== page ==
C'mon man, you must be shooting cheap production made flinters to have all those problems! Try shooting one I built sometime, by the time your optical nerve registers the pan flash, the ball is already out of the bore. Everytime I've been at ML shoots, I see the percussion guys spending more time poking at their nipple holes and snapping caps than shooting - the most reliable percussion gun is an underhammer, almost no problems with u/h's compared to sidelocks, especially the snail-breech sidelocks.

Yes, a flintlock must be set-up correctly and that should be done when it is built and never requires adjustment unless something breaks. Try shooting a quality hand-built flinter with a tuned lock & trigger, a single point cut rifled bore and good sights and you'll find your percussion guns becoming "safe queens" rather quickly.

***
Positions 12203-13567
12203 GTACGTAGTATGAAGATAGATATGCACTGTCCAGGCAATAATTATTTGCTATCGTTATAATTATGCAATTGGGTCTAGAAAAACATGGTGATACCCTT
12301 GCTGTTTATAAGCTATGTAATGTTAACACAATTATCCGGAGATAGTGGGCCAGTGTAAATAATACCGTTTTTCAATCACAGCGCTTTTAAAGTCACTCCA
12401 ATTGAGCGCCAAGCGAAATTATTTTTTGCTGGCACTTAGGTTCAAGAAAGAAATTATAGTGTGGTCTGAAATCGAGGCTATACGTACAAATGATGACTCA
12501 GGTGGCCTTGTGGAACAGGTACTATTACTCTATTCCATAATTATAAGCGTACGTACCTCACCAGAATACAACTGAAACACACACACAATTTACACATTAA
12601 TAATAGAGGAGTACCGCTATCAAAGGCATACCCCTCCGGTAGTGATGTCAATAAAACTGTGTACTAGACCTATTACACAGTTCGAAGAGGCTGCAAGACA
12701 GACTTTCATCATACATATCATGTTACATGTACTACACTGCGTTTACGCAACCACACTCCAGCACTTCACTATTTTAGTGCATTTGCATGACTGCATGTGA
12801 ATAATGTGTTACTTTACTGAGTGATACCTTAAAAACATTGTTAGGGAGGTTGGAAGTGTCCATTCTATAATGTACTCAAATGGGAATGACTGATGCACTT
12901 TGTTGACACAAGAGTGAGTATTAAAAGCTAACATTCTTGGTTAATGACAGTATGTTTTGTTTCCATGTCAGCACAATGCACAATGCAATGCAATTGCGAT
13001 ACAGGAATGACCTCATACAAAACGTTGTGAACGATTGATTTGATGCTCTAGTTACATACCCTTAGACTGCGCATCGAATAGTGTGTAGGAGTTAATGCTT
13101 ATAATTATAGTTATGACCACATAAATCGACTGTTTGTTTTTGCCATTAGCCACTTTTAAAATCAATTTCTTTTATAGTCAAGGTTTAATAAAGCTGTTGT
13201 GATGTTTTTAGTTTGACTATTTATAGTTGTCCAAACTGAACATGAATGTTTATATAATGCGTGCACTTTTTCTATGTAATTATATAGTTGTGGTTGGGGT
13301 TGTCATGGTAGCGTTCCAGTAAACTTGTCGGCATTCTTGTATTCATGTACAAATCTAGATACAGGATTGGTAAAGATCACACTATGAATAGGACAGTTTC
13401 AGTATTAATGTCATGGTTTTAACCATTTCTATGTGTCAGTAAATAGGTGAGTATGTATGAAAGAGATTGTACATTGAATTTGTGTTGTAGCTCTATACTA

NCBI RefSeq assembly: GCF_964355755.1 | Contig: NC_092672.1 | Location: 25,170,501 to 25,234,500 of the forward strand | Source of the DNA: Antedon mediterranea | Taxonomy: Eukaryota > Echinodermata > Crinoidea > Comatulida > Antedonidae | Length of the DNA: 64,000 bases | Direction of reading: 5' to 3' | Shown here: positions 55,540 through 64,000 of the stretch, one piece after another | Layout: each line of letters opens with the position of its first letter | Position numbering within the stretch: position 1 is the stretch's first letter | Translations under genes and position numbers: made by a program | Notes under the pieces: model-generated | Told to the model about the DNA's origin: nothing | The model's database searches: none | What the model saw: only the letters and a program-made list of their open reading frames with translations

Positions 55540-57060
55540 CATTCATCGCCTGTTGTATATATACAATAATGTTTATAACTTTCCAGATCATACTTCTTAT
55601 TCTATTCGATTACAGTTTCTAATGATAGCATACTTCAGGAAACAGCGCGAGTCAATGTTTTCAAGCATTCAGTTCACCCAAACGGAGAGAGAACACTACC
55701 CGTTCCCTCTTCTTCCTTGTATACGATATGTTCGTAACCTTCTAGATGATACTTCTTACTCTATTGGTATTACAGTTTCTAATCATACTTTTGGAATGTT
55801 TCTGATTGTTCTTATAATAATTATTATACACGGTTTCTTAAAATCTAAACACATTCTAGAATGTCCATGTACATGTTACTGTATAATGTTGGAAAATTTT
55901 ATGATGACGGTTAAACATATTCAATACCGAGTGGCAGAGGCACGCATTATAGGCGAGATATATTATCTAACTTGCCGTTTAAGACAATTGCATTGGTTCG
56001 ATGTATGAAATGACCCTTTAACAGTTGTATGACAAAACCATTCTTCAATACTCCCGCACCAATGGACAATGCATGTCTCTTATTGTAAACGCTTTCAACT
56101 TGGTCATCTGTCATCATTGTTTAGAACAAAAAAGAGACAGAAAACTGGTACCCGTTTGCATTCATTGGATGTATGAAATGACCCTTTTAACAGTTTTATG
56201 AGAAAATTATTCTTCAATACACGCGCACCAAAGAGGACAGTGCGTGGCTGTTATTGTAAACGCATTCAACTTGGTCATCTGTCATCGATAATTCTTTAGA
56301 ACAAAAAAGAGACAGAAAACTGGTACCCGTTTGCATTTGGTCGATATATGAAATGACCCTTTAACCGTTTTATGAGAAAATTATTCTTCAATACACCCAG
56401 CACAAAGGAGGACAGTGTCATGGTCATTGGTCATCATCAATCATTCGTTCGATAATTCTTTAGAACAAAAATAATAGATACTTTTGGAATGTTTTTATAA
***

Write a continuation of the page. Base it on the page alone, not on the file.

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Old August 6, 2008, 03:51 PM   #17
?_?_?
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lolz ty for all of the feedback but idk if i could afford a really good quality flinter at the moment...ive only got about 500 to spend currently..but ill definately look into it...and ill be sure to read up on flintlock a bit more before i try it...but as for a good flintlock...how much would one cost and what guns do you reccomend?
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Old August 6, 2008, 04:07 PM   #18
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new to BP

Good for you. Lots of fun and good shooting are ahead of you in the world of BP firearms.